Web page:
2. 2. Highway Design Senior Project 2010This high way design project is taken from the Hargele - Afder – Bare - Yet road project, whichis located in the Eastern part of the country in Somali National Regional State, AfderAdministrative Zone, Afder and Bare Woredas. The project is intended to facilitate the existingand for the expected traffic load in the future, because the town is developing.From this road we have given a stretch of 3 km emanating from station 12+500 to 15+500 forthis project to do geometric and pavement design in general.1.2 ObjectivesThis final year design project on high-way has the following major objectives:-  To expose the prospective graduates to a detail and organized design on road projects;  To implement the knowledge that the prospective graduates have learned theoretically in classes;  To ensure a good carrier development;1.3 Brief Description of The Project AreaThe Hargele - Afder – Bare - Yet road project, is located in the Eastern part of the country inSomali National Regional State, Afder Administrative Zone, Afder and Bare Woredas. Theproject starts at Hargele (5º13’N and 42º 11’E) and pass through Hargele, Afder, Bare, town andends at Yet. The project length is estimated to be 142.4km. The Location map together with thetopographic map of the project area is shown below. Fig. 1.1 Project Location Map 2ECSC, IUDS, Urban Engineering Department (UE)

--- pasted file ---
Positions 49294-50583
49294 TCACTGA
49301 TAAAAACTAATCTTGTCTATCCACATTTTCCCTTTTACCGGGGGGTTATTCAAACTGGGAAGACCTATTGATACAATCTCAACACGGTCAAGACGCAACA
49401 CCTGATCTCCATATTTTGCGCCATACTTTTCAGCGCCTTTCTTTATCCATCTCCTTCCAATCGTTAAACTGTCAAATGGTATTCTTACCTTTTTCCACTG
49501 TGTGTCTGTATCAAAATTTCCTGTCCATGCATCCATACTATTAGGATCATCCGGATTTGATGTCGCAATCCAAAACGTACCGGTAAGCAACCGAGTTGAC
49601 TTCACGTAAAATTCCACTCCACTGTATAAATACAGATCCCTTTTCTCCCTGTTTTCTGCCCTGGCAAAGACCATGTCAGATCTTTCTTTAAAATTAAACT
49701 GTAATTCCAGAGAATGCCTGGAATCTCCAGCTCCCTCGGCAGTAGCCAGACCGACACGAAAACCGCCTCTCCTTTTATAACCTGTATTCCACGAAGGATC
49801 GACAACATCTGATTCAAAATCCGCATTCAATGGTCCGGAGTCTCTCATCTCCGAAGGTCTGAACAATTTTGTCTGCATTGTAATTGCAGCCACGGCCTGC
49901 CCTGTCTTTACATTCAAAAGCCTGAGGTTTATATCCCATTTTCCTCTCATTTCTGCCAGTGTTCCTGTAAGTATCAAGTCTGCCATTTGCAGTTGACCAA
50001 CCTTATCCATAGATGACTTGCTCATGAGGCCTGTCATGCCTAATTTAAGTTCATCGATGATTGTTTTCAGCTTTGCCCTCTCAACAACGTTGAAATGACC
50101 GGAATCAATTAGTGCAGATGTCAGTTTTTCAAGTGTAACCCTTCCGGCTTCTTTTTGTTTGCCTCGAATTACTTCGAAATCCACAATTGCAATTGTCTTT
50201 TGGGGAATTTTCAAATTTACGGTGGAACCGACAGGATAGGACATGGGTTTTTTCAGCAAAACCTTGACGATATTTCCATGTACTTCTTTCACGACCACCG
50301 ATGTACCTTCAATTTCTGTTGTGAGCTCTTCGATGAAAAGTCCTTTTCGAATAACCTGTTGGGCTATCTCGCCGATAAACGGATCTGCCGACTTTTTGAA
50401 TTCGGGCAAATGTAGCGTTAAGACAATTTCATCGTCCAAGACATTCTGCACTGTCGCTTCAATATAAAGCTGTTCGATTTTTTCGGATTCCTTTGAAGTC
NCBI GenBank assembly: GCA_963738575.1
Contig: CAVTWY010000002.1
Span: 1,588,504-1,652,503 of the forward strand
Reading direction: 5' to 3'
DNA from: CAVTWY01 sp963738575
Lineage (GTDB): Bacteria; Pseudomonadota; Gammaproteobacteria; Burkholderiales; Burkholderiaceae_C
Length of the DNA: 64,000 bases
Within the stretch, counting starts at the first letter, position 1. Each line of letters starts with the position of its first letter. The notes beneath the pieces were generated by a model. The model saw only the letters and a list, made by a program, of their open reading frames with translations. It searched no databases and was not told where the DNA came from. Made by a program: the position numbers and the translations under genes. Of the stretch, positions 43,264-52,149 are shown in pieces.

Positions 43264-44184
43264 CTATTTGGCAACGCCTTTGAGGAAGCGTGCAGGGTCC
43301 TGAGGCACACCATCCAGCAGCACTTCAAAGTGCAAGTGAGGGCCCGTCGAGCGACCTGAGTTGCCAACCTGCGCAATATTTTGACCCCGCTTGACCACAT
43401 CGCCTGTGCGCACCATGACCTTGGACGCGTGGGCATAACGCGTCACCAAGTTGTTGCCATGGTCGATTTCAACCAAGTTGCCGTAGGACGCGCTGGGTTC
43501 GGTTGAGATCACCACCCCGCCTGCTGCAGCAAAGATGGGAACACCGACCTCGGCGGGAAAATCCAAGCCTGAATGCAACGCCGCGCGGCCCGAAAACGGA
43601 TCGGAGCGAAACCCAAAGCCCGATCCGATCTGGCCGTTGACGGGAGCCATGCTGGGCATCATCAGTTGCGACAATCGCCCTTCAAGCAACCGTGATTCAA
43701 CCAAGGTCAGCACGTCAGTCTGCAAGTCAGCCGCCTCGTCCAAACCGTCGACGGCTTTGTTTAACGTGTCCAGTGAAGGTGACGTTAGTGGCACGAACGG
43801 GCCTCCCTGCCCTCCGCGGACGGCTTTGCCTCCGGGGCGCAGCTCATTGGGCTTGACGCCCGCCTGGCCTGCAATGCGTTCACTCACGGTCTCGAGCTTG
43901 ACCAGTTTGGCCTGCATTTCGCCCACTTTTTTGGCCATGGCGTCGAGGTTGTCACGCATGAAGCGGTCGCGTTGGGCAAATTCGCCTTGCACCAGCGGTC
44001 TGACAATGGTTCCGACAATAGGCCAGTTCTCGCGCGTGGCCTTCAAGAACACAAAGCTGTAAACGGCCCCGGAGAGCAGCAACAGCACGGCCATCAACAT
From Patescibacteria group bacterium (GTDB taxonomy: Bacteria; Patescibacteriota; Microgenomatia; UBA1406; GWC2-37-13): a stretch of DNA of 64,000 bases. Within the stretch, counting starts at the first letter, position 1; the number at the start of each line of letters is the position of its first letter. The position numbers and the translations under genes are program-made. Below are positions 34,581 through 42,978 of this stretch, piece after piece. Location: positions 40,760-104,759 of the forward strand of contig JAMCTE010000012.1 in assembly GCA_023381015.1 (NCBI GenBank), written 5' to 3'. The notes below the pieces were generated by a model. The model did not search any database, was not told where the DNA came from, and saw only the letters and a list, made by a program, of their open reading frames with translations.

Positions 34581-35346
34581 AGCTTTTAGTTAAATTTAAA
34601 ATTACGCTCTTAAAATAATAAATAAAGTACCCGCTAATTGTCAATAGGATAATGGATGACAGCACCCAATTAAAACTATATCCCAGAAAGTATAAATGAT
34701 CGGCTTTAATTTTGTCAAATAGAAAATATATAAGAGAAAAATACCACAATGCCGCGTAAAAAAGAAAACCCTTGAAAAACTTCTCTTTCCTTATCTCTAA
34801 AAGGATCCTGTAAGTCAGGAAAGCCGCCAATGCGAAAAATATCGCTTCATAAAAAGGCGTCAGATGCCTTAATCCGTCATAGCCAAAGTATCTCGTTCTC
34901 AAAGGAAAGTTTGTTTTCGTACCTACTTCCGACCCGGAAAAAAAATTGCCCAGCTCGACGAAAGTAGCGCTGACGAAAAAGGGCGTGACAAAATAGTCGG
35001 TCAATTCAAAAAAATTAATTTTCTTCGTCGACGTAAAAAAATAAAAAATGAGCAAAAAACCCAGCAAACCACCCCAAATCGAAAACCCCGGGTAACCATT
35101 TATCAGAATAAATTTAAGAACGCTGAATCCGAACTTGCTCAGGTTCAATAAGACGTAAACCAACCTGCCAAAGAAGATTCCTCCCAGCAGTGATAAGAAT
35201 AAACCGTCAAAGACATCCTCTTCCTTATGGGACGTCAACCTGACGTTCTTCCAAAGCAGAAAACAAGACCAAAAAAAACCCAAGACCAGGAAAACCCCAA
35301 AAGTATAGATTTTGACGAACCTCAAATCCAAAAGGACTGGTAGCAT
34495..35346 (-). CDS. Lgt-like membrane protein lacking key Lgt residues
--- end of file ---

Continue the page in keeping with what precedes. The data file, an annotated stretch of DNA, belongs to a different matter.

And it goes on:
3. 3. Highway Design Senior Project 2010 Location of the Project Road Fig. 1.3.3 Digitized Proposed Project Alternative Alignments 3ECSC, IUDS, Urban Engineering Department (UE)